I leapt out of bed. The candle had burnt out and the spot on which it had stood gleamed black now. By some inexplicable means, flame had pardoned the wooden edge of the bed and found its way onto the foam. Adrenaline shot up in me and I lurched into action, heaving the flaming foam and hurrying out, banging down doors as I made my way out of the house. I proceeded then to a faucet outside, scrambling for buckets with which to get water. I made laps of frenzy between the running tap and my flaming foam, juggling with me a bucket of water with each sprint. By the time it was over, half of the foam was gone, transformed into a cake of soot on my feet, and smother in the night sky.

In the morning when my folks woke to the mess I had made, I did not tell them that I had been reading a novel in bed with a candle by my pillow. What they gleaned instead was that this boy of theirs had been hard at study for his Chemistry test the next morning. No one, not even my G from whom I had borrowed the book ever learned about the true events of the day. I never returned the book. It had come to look something akin to Sandor ‘The Hound’ Clegane’s head. Keep in mind that paper is more flammable material.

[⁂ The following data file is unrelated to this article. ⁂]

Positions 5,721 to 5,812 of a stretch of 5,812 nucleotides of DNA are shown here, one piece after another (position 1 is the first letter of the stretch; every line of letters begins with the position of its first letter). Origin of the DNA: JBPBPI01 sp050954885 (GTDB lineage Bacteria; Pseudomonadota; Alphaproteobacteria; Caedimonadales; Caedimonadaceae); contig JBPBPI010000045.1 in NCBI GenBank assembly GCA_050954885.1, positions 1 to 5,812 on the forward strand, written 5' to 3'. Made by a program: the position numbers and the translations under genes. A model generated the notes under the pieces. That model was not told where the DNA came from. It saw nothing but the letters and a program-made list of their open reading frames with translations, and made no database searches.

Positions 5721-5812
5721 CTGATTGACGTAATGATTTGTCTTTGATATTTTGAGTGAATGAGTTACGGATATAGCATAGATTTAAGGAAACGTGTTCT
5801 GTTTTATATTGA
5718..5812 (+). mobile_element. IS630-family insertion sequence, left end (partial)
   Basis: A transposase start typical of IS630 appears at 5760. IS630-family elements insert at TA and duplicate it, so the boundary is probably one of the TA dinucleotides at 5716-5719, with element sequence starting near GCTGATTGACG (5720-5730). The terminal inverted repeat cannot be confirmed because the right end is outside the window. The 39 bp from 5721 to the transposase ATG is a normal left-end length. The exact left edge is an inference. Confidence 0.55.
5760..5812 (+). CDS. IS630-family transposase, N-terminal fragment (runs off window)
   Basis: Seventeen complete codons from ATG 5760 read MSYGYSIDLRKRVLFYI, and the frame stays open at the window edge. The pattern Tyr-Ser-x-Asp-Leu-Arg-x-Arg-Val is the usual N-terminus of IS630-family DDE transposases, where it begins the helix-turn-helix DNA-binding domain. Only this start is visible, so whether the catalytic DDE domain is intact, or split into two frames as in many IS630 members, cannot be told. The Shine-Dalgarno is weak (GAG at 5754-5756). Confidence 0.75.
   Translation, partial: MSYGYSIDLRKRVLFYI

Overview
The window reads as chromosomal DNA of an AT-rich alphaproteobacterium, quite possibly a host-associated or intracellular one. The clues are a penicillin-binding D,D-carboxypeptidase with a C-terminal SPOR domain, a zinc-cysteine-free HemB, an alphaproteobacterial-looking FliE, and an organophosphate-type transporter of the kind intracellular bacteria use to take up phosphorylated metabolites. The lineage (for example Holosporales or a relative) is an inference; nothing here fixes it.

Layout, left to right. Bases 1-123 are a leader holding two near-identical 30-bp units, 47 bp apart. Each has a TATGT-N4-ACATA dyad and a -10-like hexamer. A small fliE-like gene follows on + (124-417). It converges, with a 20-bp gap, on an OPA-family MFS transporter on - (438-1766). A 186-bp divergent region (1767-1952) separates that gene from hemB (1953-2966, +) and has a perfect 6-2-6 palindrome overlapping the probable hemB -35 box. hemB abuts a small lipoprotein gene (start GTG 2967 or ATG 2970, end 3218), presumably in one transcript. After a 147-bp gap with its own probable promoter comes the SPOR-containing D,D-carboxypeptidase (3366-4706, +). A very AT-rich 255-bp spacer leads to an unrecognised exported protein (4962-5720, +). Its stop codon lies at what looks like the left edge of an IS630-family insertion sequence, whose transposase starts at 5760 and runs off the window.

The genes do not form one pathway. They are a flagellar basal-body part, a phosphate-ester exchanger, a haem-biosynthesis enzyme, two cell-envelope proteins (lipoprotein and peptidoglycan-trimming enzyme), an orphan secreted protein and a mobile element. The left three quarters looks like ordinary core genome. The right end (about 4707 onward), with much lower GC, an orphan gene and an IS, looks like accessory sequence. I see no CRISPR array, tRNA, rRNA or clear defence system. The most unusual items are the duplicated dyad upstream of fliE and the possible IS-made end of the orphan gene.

I have not burned any book since then. I have not slammed them on the floor either. Not even ones I detest and exit with disdain. I would not want to break my own devices, would I? And there have been a number of those. I spend some of my reading hours consuming literary fiction now. I have joined bad gang. Since becoming more enamoured with prose on reading Peter Abrahams’ Mine Boy a year after Secondary School. A book I ironically first laid hands on in the finale of Junior Secondary School and proclaimed boring. I have not read a ‘bestseller’ in a long time. But no, I do not mean to sound elitist, I just fell in love with fine prose.